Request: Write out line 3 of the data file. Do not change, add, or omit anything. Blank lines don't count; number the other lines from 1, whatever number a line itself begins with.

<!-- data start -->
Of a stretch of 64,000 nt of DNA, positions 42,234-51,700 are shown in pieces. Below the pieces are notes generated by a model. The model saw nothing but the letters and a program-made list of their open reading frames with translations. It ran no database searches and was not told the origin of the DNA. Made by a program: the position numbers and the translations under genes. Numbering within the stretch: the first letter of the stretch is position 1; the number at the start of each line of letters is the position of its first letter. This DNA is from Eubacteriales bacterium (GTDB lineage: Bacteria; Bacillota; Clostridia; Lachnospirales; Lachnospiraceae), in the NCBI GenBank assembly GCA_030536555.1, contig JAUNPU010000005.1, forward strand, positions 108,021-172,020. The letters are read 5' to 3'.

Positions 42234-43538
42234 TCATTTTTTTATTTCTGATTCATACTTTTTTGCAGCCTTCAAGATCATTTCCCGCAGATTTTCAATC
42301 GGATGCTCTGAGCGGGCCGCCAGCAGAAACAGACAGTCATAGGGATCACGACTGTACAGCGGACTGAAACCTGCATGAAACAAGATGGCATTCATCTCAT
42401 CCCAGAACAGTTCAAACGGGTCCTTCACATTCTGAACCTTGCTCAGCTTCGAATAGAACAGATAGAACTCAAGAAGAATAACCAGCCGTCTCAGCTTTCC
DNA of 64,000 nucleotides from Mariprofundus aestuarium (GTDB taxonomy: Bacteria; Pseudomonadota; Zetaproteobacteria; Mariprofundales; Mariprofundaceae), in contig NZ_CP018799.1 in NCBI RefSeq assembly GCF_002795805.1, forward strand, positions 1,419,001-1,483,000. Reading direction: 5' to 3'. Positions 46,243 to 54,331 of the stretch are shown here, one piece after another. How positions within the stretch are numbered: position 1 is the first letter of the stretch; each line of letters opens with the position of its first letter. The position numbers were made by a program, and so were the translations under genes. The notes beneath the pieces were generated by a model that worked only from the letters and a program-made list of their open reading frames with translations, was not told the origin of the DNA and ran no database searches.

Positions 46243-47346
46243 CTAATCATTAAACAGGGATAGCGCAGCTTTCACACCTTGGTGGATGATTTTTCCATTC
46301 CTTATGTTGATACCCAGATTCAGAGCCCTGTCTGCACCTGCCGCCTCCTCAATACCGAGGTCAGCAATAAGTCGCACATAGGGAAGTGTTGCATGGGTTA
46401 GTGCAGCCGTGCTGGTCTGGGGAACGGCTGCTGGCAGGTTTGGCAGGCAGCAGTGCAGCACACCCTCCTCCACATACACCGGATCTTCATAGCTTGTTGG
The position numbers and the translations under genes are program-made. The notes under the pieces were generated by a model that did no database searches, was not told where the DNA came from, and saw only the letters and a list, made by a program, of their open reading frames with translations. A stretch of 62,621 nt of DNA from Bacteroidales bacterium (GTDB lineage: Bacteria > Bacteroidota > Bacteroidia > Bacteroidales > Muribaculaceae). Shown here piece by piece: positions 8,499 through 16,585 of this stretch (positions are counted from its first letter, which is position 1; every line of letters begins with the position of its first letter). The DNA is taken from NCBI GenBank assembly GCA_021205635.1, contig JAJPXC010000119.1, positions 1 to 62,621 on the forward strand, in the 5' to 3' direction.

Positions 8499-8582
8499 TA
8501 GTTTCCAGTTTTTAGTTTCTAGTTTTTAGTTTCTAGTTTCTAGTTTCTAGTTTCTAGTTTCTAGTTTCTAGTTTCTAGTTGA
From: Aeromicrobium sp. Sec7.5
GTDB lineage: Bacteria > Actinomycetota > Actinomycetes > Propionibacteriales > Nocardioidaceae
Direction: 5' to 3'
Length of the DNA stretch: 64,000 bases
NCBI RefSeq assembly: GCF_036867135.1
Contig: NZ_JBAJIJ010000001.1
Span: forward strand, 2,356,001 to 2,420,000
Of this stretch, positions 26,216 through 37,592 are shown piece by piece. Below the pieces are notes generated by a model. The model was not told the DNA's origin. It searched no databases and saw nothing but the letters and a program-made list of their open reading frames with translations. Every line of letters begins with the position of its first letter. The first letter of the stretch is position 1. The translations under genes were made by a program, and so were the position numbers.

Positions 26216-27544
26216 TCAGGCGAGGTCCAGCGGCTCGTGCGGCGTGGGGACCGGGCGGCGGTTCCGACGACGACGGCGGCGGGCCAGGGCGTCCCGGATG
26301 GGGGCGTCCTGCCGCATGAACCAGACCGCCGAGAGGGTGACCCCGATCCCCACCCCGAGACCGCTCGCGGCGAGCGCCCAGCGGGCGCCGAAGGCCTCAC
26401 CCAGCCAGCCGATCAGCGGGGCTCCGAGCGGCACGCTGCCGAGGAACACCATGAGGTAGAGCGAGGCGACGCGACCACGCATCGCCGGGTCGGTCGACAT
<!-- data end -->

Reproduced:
42234 TCATTTTTTTATTTCTGATTCATACTTTTTTGCAGCCTTCAAGATCATTTCCCGCAGATTTTCAATC